Jeremy transcends his perceived vulnerabilities
Jeremy Corbyn’s achievement is all the more remarkable because he increased the Labour Party’s share of the popular vote to 40 percent, the highest since 2005, at a time when Britain was ravaged by terrorist attacks during the elections, first in Manchester and then London. Corbyn’s previously held positions and associations with the political wings of various terrorist groups made him especially vulnerable on issues of national security. Still, he did not shy away from expressing his long-held beliefs on the connection between British Foreign Policy and terrorist attacks. And despite the derision and condemnations of the mainstream media and the political classes, it had no impact on his standing with the electorate.
On the contrary, the London attacks refocused attention on whether the police and security forces were adequately resourced to deal with the terrorist threats. Ironically, the Prime Minister’s own role in overseeing cuts in police numbers during her seven-year tenure as Home Secretary made her more vulnerable on this issue than Corbyn.
And rises from Theresa’s mayhem
Having confounded his critics by winning his party’s leadership twice and brought them closer to forming a government than at any time since 2010, today’s Labour Party belongs to Jeremy Corbyn. Theoretically, if May fails to sustain a coalition and he could demonstrate his ability to form a stable government to Her Majesty, Jeremy Corbyn might be Prime Minster sooner that most imagine.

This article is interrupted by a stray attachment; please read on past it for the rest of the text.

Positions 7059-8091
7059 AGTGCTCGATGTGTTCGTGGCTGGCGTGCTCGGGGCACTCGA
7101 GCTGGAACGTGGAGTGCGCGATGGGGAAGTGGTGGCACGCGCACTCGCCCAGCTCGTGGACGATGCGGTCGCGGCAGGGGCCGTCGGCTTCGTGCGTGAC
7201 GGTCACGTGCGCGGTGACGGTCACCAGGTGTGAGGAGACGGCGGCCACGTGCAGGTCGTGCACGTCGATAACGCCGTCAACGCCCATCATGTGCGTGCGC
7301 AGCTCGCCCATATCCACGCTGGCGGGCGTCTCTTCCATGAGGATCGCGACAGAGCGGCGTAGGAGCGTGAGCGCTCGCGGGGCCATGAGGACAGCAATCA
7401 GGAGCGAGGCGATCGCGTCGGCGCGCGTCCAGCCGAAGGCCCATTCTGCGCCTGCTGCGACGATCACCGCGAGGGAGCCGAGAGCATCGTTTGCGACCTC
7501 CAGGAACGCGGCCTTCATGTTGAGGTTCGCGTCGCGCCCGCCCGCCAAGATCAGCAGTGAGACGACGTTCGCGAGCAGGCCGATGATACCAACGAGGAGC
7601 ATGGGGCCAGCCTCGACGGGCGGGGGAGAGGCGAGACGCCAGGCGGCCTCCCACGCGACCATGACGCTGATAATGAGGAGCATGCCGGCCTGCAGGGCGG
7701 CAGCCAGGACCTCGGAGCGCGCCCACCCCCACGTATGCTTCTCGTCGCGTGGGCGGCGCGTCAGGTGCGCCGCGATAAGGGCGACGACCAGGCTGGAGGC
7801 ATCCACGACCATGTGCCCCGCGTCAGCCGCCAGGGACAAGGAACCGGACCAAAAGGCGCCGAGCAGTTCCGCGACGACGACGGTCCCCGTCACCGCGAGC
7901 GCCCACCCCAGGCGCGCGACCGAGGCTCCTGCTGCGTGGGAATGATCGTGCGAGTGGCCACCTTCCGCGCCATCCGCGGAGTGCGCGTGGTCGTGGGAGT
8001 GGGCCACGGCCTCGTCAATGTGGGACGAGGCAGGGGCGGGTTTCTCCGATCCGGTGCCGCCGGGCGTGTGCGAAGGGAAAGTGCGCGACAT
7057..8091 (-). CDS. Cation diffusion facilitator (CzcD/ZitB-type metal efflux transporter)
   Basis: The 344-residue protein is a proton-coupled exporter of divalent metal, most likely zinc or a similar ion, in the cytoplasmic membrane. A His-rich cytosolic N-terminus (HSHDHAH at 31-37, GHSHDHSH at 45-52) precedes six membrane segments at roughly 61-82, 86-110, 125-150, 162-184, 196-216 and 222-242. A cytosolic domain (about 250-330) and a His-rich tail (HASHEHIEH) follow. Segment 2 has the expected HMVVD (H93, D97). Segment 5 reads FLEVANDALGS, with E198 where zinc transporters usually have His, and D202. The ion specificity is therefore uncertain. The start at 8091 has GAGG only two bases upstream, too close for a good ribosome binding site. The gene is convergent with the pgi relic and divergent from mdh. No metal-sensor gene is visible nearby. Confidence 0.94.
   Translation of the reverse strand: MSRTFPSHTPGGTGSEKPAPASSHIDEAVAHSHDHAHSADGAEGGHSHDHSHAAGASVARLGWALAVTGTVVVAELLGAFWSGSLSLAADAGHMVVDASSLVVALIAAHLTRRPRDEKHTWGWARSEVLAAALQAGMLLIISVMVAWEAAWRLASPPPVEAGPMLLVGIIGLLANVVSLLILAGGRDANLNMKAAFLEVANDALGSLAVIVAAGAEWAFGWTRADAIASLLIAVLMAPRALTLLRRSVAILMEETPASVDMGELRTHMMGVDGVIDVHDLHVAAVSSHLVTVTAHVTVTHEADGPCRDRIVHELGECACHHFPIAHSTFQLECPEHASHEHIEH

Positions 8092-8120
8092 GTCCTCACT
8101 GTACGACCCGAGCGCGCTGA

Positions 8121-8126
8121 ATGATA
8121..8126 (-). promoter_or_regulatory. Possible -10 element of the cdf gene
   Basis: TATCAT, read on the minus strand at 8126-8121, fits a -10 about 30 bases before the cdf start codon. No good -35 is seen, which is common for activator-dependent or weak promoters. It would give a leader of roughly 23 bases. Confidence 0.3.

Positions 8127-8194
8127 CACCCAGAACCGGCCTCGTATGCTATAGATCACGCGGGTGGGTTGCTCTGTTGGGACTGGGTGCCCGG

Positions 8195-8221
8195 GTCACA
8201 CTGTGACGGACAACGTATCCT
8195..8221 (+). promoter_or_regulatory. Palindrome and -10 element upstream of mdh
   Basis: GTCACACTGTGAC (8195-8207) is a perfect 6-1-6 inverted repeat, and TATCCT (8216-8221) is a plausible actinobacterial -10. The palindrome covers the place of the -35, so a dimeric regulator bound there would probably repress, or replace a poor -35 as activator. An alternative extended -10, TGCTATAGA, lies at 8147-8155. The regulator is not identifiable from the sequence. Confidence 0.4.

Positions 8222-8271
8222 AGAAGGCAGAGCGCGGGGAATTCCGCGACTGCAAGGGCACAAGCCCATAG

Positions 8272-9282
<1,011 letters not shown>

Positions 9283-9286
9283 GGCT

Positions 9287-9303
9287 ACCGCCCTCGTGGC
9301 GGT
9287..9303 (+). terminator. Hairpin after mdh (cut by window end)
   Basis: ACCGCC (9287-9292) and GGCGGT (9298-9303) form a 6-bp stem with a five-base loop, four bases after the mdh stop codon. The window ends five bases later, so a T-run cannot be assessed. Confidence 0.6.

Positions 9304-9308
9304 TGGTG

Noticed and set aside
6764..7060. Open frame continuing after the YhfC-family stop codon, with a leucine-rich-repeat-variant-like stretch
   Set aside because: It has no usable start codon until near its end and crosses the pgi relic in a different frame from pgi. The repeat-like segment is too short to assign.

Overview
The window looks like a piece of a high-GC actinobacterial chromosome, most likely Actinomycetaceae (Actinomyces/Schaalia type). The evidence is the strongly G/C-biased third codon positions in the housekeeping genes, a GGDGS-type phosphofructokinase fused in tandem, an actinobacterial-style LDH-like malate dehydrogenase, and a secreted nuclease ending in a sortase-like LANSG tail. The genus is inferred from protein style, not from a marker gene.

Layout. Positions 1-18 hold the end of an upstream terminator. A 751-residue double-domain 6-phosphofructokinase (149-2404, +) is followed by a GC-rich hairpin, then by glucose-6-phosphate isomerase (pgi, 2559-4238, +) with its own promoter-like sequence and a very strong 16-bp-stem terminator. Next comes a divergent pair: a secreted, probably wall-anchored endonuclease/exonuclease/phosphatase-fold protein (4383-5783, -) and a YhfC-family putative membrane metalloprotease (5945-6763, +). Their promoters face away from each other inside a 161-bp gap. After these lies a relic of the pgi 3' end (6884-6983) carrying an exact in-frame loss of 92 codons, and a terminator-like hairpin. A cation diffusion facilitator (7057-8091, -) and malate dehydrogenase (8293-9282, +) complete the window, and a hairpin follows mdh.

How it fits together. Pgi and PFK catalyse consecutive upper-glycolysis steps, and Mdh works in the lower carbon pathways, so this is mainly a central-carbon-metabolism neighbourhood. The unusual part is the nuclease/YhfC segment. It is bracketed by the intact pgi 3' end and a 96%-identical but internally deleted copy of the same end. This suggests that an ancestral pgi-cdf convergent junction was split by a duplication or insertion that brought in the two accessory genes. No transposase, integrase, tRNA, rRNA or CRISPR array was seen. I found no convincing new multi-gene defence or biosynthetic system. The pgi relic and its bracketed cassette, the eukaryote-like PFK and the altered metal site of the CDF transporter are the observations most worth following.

The progressive wing has moved into the mainstream of the Labour Party with a populist agenda rooted in idealism that has aroused the interests of young people and galvanized them to engage. In this regard Corbyn’s campaign emulated the US Democratic Presidential Candidate, Bernie Sanders, with his polices on University tuition fees and higher minimum wage.
As for Theresa May, she has come to the end of the road and will not see out her five-year term as Prime Minister. Her coalition with the Democratic Unionist Party from Northern Ireland will not provide the stability needed to sustain a government through the next Parliament. Since she can’t afford a single dissension from any major Bill, her government is headed for inevitable collapse.
Short of a ‘Grand Patriotic Coalition’ with the Labour Party to negotiate Brexit in the interests of all its people over the next two years, Britain will head to the polls once again for another general election sooner rather than later.
Delhi, June 2017